Saturday, December 18, 2010

pneu postmarkings

I think that I love cancellation stamps as much as I love the variety that you lick and stick. My husband and I posted all of our wedding correspondence from a little postoffice on the other side of town because of their beautiful cancellation stamp (it used to be the official postoffice for the Zoo, so had a butterfly wrapping itself around the date). Postal markings such as these tell all kinds of stories, about place and time and other aspects of the mileu.

Postal markings for pneumatic mail are of course no exception, and reveal something about the sociohistorical times during which post was sent via tubes. In an essay The Pneumatic Post of Paris by J.D. Hayhurst O.B.E, he writes about the markings in Paris:
"The 'postal' date stamp of 25 mm diameter incorporating a B was applied at the 1889 Exposition Universelle. Again these were usually struck in blue and sometimes in black, but in the first half of 1894 a number of of fives used a violet ink ... At the turn of the century new types of date stamp were introduced which, for the first time, showed the time of despatch of a pneu, so that it was no longer necessary to record this time in the daily register ... A pneu, during its journey from the sender to the addressee, might have to be transferred from one tube line to another and when this occurred the office of exchange applied its date stamp on the back. Using date stamps incorporating times, the times of each stage of a journey could be ascertained. At the big exchanges of Central and Bourse a stamp was mechanically applied. ... In the early days of the pneumatic post, pneus might be addressed, by accident or otherwise, beyond its boundaries; they were then endorsed in manuscript 'Hors limites' or 'Hors service' and transferred to the post. The sorters tired of writing and made up their own handstamps for these and other annotations. In this category of individual initiative handstamps is 'BOURSE B' (B for banlieue) applied to pneus arriving at Bourse for the suburbs after the last despatch and held there overnight"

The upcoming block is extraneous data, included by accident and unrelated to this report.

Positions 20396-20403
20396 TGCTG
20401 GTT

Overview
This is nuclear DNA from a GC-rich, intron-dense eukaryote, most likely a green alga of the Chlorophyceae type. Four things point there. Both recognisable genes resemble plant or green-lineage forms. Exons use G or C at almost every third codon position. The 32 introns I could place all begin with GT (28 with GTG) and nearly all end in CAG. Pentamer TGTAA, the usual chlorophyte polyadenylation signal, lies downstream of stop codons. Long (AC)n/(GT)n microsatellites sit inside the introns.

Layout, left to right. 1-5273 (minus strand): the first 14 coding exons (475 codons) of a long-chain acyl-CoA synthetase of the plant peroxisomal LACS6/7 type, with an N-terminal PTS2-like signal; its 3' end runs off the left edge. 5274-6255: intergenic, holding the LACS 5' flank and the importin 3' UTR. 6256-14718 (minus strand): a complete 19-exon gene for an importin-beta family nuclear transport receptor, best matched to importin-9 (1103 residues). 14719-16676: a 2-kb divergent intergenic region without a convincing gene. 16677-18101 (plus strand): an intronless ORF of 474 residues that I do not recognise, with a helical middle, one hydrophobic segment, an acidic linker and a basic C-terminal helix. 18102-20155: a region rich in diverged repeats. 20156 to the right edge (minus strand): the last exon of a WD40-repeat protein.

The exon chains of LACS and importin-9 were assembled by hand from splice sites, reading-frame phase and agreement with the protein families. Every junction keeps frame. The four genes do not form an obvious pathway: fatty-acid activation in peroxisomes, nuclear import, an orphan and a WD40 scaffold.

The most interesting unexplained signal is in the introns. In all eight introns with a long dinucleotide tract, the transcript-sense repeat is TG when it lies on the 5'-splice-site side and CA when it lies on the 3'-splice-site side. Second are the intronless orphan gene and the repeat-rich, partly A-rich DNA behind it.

Stamps such as these above are markers of the journey of 'the pneu', a tangible trace of the history of the post which says 'I have passed through this place on this date'. I love that the life of the post is recorded, however partially, and also the ways in which mail staff adapted the stamps to suit their own purposes, such as the handstamp to redirect wrongly addressed mail. I can't help but wonder what traces are left on contemporary 'packages' sent via pneumatic tube systems?

See my mother's blog for a post on a similar theme. Hand cancellation stamp images from Wikipedia and the beautiful first day cover from Motor Filatelisten Nederlands.


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